Children and youth’s time spent in front of screens – such as televisions, computers, tablets, gaming consoles, and smartphones – continues to increase [1]. This pervasive sedentary behavior has raised concerns among parents, health care professionals, educators, and researchers about the effects of screen time on young people’s well-being. Increased screen time (ST) has been linked with unfavorable body composition, higher cardiometabolic risk, unfavorable behavioral conduct, lower fitness, and lower self-esteem in children [2, 3]. Considering this evidence, expert groups (e.g., the Canadian Society for Exercise Physiology) [4] have issued guidelines on recreational ST that recommend no more than 2 h per day for children and youth (5–17 years), no more than 1 h for preschoolers (3–4 years) and older toddlers (2–3 years), and avoiding all screens for young toddlers and infants (< 2 years).

Previous studies have examined associations between ST and a broad array of psychological health indicators (e.g., anxiety, depression, aggression, attention problems) among children and youth, yet results from these works have yielded mixed findings. In a recent systematic review of reviews, [5] moderately strong evidence was found for associations between ST and depressive symptoms and weak evidence for associations of ST with problem behaviors, anxiety, hyperactivity, inattention, and poor sleep. Conclusions of this review highlight that a major limitation of the existing research is the primary focus on one type of ST – television watching – and that very little is known regarding the mechanisms by which ST is related to psychological health indicators.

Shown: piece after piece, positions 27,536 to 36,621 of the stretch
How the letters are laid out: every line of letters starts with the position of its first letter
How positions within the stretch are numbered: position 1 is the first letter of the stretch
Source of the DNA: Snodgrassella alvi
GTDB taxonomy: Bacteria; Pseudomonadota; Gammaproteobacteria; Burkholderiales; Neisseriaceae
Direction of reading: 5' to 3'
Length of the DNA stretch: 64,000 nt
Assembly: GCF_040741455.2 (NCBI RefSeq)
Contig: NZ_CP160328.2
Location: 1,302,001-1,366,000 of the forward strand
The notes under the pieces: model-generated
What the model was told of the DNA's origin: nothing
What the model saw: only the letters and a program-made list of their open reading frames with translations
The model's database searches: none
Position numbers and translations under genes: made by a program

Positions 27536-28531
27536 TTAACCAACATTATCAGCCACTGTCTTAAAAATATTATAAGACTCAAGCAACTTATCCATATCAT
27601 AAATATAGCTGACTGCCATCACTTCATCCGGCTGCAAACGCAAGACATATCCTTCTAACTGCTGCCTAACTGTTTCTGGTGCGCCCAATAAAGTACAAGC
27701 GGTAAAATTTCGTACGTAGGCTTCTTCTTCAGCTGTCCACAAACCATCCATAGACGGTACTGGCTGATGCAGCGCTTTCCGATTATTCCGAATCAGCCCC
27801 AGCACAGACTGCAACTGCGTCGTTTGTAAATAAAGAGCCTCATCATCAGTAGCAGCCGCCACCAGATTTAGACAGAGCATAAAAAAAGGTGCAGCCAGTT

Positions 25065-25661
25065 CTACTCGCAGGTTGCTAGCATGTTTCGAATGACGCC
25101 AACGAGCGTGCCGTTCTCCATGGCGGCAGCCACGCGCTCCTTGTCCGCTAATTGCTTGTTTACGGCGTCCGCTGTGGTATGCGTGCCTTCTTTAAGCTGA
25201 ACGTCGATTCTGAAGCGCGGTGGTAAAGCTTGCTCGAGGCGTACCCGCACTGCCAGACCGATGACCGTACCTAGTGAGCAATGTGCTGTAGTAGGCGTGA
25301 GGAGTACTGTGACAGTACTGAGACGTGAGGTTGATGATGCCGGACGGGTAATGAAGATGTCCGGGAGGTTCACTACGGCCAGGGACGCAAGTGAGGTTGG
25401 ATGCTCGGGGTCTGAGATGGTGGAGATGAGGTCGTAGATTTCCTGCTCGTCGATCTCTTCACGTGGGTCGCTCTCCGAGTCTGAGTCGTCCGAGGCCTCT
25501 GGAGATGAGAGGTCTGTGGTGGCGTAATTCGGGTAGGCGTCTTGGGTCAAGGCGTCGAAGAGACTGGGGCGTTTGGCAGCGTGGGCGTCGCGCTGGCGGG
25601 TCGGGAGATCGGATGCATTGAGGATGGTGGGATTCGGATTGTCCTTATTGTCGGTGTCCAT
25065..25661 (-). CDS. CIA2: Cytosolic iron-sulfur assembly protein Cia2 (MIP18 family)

Screen-based technology is rapidly evolving, with children and youth frequently engaging with different types of screens and exploring diverse content. Thus, it is imperative that researchers acknowledge this landscape by examining how the different types of screens and screen content relate to emotional and behavioral health indicators. Additionally, several researchers have called for more studies examining potential mediators for the relationship between ST and psychological health outcomes [5, 6]. One potential explanation is that time spent engaging in ST might replace time spent sleeping. Few studies have tested this proposal. In two independent studies with adolescents (15-year-olds), sleep duration mediated the relationship between computer use and health symptoms (e.g., nervousness, headache), [7] and sleep onset difficulties mediated the relationship between computer use and psychological symptoms (e.g., feeling low, irritability) [8]. Other research has shown that adolescents’ (11- to 15-year-olds) sleep onset difficulties and sleep duration mediated the relationship between ST and psychological distress [9]. While these studies contribute to our understanding of potential mechanisms, their findings are limited to adolescents and ignore the different types of ST and ST content. Therefore, the purpose of this study was to examine the associations between ST (types and content) and problem behaviors among children (9–10 years old), and to determine whether these associations were mediated by sleep duration. ST types included television/movies, videos, video games, and social media (text, video chat, and social networking sites), and ST content included mature-rated video games and R-rated movies.